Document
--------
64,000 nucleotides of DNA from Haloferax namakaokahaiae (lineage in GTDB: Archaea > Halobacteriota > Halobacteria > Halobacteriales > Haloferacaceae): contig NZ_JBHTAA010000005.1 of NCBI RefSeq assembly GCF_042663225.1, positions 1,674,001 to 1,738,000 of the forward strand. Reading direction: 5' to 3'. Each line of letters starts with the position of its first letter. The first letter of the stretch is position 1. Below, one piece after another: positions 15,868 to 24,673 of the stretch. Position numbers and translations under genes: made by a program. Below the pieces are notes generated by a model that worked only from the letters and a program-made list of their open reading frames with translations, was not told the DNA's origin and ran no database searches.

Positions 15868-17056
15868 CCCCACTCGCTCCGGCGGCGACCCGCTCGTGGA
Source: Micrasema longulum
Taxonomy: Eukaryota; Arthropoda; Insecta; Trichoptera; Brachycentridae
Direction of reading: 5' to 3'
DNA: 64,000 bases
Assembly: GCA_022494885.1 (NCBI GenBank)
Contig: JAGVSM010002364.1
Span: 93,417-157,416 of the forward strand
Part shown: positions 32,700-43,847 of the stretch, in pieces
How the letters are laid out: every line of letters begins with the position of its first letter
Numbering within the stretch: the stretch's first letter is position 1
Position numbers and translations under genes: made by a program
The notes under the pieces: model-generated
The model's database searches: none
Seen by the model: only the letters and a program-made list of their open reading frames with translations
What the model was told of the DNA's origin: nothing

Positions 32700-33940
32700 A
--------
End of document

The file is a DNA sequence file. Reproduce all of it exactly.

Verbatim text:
64,000 nucleotides of DNA from Haloferax namakaokahaiae (lineage in GTDB: Archaea > Halobacteriota > Halobacteria > Halobacteriales > Haloferacaceae): contig NZ_JBHTAA010000005.1 of NCBI RefSeq assembly GCF_042663225.1, positions 1,674,001 to 1,738,000 of the forward strand. Reading direction: 5' to 3'. Each line of letters starts with the position of its first letter. The first letter of the stretch is position 1. Below, one piece after another: positions 15,868 to 24,673 of the stretch. Position numbers and translations under genes: made by a program. Below the pieces are notes generated by a model that worked only from the letters and a program-made list of their open reading frames with translations, was not told the DNA's origin and ran no database searches.

Positions 15868-17056
15868 CCCCACTCGCTCCGGCGGCGACCCGCTCGTGGA
Source: Micrasema longulum
Taxonomy: Eukaryota; Arthropoda; Insecta; Trichoptera; Brachycentridae
Direction of reading: 5' to 3'
DNA: 64,000 bases
Assembly: GCA_022494885.1 (NCBI GenBank)
Contig: JAGVSM010002364.1
Span: 93,417-157,416 of the forward strand
Part shown: positions 32,700-43,847 of the stretch, in pieces
How the letters are laid out: every line of letters begins with the position of its first letter
Numbering within the stretch: the stretch's first letter is position 1
Position numbers and translations under genes: made by a program
The notes under the pieces: model-generated
The model's database searches: none
Seen by the model: only the letters and a program-made list of their open reading frames with translations
What the model was told of the DNA's origin: nothing

Positions 32700-33940
32700 A